“Educating girls and bringing women to the formal labor force is the fundamental way to elevate women.” – Sheryl WuDunn
This past weekend at The Justice Conference in Philadelphia, Sheryl WuDunn spoke about the oppression of women around the world. Her talk was compelling, and I hope it will be available online soon. For now, here’s the trailer for “Half The Sky.”
Half the Sky Movement
Half the Sky: Turning Oppression into Opportunity for Women Worldwide (Amazon.com)
The Justice Conference, held this past weekend in Philadelphia, was a powerful, challenging and uplifting experience for me. It’s given me a lot to think about and has helped renew my commitment to social justice work.
I’ve been looking forward to The Justice Conference for quite a long time, and it’s hard to believe it’s almost here. This coming Friday I plan to drive down to Philadelphia to join in, and hope to gain a bigger, better vision of social justice needs and work in our world. Expect a post or two here, and be sure to follow me on Twitter. Close friends and family will be getting updates on my Facebook as well.
A couple of weeks ago I took (and passed!) the PMP exam. It was very challenging, but I’m glad I put the effort into studying and taking it. While I can’t (and simply won’t) divulge any details about the test itself, I can offer some study pointers that helped me feel prepared.
First, obtain a hard copy of the current version of the PMBOK Guide. It’s a very dry read, but you should take a quick pass through it before diving into any study material. Keep it around for reference.
Second, I used Andy Crowe’s “The PMP Exam: How to Pass on Your First Try.” I went through the book once carefully, making notes of what I felt would be important to memorize (more on that in a bit). Later, in the final days before the test, I went through the book again and did each of the chapter quizzes. A benefit of this book is that it comes with a key code that grants permission to the online PMP exam course from Velociteach for one week. Aside from video lessons and quizzes over the material, there is also a test simulator that I used twice in the two days before I took that PMP exam.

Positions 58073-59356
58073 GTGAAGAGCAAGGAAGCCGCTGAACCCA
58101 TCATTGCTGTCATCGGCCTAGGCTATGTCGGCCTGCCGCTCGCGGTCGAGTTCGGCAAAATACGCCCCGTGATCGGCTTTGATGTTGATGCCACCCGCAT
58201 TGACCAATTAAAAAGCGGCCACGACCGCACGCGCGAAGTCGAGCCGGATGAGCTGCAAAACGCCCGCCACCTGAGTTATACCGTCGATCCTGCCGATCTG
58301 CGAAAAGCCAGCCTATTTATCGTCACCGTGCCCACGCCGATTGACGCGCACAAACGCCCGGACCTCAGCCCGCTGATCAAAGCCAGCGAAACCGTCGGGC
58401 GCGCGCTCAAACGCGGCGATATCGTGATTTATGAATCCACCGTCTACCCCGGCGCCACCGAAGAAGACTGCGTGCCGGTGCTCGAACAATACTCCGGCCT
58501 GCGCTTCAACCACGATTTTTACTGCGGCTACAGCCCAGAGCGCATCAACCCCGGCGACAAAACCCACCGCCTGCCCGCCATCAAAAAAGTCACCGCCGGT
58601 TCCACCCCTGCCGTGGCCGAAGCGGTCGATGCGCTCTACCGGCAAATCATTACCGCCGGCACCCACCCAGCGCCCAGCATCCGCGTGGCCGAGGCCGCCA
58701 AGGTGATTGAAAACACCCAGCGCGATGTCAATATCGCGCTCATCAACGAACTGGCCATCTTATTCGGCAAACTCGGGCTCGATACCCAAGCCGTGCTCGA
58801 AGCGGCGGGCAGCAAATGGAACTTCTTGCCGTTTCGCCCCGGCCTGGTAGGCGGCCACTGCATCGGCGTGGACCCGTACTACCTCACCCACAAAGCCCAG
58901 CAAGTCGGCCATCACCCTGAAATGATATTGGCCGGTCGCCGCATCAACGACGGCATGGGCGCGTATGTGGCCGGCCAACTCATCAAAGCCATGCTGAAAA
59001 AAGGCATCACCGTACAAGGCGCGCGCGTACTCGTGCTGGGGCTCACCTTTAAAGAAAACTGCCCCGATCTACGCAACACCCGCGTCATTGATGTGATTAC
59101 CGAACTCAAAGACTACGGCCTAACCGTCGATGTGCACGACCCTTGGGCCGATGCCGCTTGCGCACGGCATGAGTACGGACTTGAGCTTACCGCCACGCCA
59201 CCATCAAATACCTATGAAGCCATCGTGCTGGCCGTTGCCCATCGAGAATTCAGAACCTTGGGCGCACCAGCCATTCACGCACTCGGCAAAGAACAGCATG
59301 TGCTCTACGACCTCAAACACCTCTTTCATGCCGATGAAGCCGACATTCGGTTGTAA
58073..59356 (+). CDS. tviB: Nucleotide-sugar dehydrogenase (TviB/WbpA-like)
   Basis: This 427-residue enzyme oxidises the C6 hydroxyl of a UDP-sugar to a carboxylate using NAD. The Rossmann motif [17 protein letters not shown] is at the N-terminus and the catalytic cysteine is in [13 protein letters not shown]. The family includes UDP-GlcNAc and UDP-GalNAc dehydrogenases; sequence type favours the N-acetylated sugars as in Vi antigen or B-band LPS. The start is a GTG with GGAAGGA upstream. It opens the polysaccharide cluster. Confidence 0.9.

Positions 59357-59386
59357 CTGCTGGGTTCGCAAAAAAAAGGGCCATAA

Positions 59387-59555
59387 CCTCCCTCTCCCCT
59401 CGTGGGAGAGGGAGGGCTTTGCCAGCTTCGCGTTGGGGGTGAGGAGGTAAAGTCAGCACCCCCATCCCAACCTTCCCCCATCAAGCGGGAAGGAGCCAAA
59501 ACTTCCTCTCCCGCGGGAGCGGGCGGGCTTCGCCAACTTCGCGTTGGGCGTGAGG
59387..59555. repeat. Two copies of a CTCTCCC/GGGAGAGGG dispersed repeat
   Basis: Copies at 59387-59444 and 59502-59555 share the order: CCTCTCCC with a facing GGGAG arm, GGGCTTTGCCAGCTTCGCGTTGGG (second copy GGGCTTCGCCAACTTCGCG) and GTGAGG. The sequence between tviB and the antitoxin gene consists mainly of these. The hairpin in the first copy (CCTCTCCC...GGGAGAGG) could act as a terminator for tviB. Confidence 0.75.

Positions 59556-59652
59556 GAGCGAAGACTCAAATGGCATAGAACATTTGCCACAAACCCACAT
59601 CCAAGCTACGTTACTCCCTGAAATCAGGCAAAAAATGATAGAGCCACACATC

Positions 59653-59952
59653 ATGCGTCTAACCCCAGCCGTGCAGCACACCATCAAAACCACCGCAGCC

Third, my company arranged for me to have a boot camp through Global Knowledge. If you don’t have this option, don’t worry (although you need to get the required 35 classroom PDUs to qualify to sit for the exam somewhere). What helped me most from this course, aside from the classes themselves, was the study material. The books were more in-depth than Andy Crowe’s book, which showed me that the PMP exam could be a bit harder than I was expecting.
Let me put it like this: Read through the PMBOK Guide to prepare yourself for Andy Crowe’s book, and then take a course or find a denser study guide (I’ve heard good things about “Rita’s Course in a Book for Passing the PMP Exam.”
The last suggestion I have is that you memorize the formulas you see mentioned in your study material. When you go to take the test you will be provided scrap paper and a pencil (you cannon take your own!) on which you can do a “brain dump” as soon as you begin. If you have your formulas memorized you can simply jot them down so as to avoid confusion later, and begin your exam.
The PMP exam is difficult and requires your respect. Don’t think you can “wing it” on common sense or cram two nights before. Take a few months and go through the material slowly and deliberately. Take your time and you’ll get it right.